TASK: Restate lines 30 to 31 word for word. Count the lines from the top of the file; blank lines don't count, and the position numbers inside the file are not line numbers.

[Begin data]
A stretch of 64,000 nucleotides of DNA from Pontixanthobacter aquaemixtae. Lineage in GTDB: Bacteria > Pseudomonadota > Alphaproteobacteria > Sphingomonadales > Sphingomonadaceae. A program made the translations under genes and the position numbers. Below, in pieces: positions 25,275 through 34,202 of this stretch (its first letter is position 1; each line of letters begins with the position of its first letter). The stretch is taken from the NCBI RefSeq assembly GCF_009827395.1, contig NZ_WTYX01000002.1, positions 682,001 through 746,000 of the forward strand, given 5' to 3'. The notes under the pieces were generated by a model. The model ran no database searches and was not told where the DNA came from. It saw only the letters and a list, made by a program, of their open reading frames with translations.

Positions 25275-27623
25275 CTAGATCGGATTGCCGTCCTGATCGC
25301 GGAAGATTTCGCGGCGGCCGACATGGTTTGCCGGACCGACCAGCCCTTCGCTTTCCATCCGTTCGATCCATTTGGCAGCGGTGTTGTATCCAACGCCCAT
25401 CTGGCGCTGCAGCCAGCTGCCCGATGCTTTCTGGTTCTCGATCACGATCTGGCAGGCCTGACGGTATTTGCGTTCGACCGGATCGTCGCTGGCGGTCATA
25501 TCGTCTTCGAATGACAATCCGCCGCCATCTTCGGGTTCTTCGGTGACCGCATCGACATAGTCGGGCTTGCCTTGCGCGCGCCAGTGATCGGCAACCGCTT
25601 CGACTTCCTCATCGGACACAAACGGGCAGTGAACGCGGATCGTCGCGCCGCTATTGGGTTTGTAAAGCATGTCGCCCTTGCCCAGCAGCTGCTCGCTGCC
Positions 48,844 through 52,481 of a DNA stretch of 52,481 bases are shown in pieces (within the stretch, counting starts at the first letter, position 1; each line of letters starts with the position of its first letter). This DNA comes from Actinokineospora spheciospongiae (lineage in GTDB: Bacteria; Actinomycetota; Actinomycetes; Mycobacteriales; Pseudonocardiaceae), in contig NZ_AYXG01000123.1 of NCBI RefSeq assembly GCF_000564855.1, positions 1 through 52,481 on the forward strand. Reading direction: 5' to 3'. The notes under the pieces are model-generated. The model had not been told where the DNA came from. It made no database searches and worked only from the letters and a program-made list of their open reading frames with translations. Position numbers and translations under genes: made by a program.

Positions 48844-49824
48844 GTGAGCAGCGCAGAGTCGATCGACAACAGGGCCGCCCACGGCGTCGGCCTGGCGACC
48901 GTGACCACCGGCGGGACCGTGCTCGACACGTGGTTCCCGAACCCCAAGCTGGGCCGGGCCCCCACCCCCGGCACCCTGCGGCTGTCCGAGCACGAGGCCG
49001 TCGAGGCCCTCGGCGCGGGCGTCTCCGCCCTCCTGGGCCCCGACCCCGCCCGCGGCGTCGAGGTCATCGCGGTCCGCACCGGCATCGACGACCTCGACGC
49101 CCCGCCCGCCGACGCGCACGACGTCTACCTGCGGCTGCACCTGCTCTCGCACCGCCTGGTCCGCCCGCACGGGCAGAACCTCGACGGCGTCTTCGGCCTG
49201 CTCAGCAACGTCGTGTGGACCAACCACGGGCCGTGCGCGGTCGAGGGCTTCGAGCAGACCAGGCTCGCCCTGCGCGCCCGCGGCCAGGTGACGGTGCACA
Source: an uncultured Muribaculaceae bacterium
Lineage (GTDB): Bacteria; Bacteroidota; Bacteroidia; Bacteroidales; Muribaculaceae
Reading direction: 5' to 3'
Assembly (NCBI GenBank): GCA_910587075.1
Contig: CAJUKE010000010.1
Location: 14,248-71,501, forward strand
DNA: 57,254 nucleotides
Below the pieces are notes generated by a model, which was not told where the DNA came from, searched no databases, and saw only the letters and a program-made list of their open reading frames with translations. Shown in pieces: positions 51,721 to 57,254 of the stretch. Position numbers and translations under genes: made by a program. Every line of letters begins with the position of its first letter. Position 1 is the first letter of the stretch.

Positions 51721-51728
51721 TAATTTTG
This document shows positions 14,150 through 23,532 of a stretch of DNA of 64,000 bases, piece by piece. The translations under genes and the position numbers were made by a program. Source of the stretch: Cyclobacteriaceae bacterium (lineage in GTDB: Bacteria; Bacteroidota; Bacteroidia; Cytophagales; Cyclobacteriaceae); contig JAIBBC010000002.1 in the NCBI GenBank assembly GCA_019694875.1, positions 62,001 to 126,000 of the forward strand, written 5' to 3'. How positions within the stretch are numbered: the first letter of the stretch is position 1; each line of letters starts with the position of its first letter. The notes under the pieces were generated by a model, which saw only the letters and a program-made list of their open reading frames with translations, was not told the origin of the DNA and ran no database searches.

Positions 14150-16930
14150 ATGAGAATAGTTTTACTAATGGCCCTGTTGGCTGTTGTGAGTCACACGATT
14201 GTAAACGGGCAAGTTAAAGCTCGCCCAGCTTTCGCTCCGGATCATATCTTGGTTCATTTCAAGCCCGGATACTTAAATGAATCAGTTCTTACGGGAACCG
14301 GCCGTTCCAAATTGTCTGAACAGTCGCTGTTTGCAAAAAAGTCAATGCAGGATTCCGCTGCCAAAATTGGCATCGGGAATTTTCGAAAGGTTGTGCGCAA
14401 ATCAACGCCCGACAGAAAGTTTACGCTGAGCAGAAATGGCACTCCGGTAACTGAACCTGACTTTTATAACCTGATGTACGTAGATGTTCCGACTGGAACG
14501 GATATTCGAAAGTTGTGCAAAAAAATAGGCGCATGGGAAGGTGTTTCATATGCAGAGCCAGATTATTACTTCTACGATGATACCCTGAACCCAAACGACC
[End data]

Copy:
14401 ATCAACGCCCGACAGAAAGTTTACGCTGAGCAGAAATGGCACTCCGGTAACTGAACCTGACTTTTATAACCTGATGTACGTAGATGTTCCGACTGGAACG
14501 GATATTCGAAAGTTGTGCAAAAAAATAGGCGCATGGGAAGGTGTTTCATATGCAGAGCCAGATTATTACTTCTACGATGATACCCTGAACCCAAACGACC